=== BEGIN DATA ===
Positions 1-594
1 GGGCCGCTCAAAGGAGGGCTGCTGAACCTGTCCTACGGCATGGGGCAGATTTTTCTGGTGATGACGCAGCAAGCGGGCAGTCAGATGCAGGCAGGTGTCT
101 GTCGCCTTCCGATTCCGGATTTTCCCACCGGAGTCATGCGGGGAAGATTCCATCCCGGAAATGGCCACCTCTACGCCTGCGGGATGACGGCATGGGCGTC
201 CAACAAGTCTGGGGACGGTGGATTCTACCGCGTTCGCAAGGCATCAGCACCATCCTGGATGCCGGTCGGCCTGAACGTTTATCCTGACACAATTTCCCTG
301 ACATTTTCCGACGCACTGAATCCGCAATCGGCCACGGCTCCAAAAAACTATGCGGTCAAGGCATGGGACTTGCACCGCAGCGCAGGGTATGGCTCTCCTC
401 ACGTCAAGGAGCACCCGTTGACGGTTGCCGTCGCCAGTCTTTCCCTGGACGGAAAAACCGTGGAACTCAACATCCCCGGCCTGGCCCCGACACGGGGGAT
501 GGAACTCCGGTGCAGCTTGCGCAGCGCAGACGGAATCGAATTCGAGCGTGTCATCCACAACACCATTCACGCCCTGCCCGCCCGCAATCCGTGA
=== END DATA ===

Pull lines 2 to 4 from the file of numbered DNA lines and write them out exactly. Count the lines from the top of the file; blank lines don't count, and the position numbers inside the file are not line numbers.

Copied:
1 GGGCCGCTCAAAGGAGGGCTGCTGAACCTGTCCTACGGCATGGGGCAGATTTTTCTGGTGATGACGCAGCAAGCGGGCAGTCAGATGCAGGCAGGTGTCT
101 GTCGCCTTCCGATTCCGGATTTTCCCACCGGAGTCATGCGGGGAAGATTCCATCCCGGAAATGGCCACCTCTACGCCTGCGGGATGACGGCATGGGCGTC
201 CAACAAGTCTGGGGACGGTGGATTCTACCGCGTTCGCAAGGCATCAGCACCATCCTGGATGCCGGTCGGCCTGAACGTTTATCCTGACACAATTTCCCTG